Millward Brown Study Reveals What Viewers Like (And Hate) In Digital Video Ads

Digital VideoAs digital video sellers angle for TV dollars, here’s something everyone should remember: People hate ads on their smartphone or laptop a lot more than they do on TV.

People have 50% negativity toward smartphone video ads, according to Millward Brown’s latest AdReaction: Video Creative In A Digital World study, with computers and tablets trailing at 46% and 45% negativity, respectively. The study surveyed 1,000 people ages 16 to 45 in the US as part of a larger study that spanned 42 countries and 13,500 respondents. WPP Group owns Millward Brown, which is part of its Kantar division.

In contrast, live TV has just 30% negativity and 27% positivity. Positivity for digital formats hovers below the 20% range.

Despite these differences, the negativity ratings are actually an improvement over past studies, according to Joline McGoldrick, VP of research for Millward Brown Digital.

“There’s this inflection point now,” she said. “Digital ads really struggled to get near 20% favorability. We are starting to see that change when you look at the effects of ad skipping and rewards.”

When Millward Brown started breaking out video ad formats, they noted a bifurcation between the types of digital video ads that users loved and hated to watch.

Mobile app rewards, where users watch videos to advance to a new level or get tools, scored 54% in favorability and just 18% in negative reactions, making it the most preferred digital advertising format. Skippable pre-rolls (44% positive) and skippable mobile pop-ups (41%) were next on the list.

At the bottom of the list were ads that gave the user none of the control they expect to have in an on-demand digital environment. Unskippable mobile app pop-ups scored lowest, with 64% unfavorability, followed by unskippable pre-roll (63%), social autoplay (55%) and in-banner autoplay (53%).

In order to resonate with consumers, brands need to embrace the formats that consumers like most, McGoldrick advised. “The challenge here for advertisers is how to choose the places where audiences don’t see it as an interruption.”

And because that means using skippable formats, they also need to make their message clear and compelling enough in the first few seconds, before it can be skipped, to capture user attention.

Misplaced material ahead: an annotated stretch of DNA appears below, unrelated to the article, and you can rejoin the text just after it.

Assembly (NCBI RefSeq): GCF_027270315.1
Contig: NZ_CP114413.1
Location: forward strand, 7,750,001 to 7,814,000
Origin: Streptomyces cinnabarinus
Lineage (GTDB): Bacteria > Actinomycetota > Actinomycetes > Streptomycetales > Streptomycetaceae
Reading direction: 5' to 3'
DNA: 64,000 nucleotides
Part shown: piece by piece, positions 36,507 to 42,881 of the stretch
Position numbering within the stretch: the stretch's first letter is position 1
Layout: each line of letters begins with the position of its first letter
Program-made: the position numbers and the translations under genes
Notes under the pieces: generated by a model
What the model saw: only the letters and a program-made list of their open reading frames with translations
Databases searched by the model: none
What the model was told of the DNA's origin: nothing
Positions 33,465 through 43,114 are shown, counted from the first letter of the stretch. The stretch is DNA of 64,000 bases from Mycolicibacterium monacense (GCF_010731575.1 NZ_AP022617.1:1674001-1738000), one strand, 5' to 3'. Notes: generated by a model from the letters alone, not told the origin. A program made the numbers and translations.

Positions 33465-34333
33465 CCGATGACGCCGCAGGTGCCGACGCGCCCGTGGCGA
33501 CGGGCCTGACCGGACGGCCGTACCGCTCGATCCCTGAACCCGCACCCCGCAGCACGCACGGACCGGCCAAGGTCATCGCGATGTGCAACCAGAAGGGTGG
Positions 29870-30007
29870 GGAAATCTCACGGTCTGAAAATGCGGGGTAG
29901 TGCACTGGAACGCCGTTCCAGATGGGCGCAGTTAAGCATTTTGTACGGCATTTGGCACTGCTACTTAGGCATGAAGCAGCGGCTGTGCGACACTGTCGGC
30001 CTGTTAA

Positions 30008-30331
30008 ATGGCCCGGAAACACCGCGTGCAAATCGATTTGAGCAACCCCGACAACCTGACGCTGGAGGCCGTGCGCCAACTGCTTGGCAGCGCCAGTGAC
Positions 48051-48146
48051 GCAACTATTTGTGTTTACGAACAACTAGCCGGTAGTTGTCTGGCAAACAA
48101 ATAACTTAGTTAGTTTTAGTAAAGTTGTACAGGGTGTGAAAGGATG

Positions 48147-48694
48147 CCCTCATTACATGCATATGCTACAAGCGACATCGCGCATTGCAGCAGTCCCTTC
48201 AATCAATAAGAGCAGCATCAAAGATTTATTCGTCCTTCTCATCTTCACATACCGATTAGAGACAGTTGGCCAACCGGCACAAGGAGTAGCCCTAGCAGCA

“What has been the turning point for brands is seeing data, like the digital video drop-off rates [with about 70% of viewers leaving at 10 seconds],” McGoldrick said. Instead of holding users captive with unskippable formats, advertisers need to do a better job engaging users in digital formats.

Many brands believe carrying the “right message” helps, but the study also spelled out another big no for brands: retargeting.

Ads using targeting based on online shopping history, search history, browser history or a social media profile had over 40% negativity in consumer reaction.

But targeting a user’s passions, hobbies and pastimes scored 43% positivity and just 21% negativity. Targeting based on favorite brands or the surrounding context of a show or website also scored high in favorability.

“These can be more challenging types of targeting to implement, but the potential payoff is so much bigger,” McGoldrick said. That type of targeting works because it connects with audiences’ “aspirational self” vs. the reality of what they’ve actually viewed recently.

The study advises those running digital video to embrace the formats that users like most. Then, advertisers must connect with consumers not by showing them an item they just browsed but connecting with their broader interests. It’s a tough challenge, but one that McGoldrick sees brands, agencies, platforms and publishers rising to.

“The format or channel has matured enough that there’s lots of different ways forward in building audience receptivity,” McGoldrick said. “There’s more exposure to the reality of digital video consumption: that it has to be thought out in the way TV advertising needs to be thought out.”

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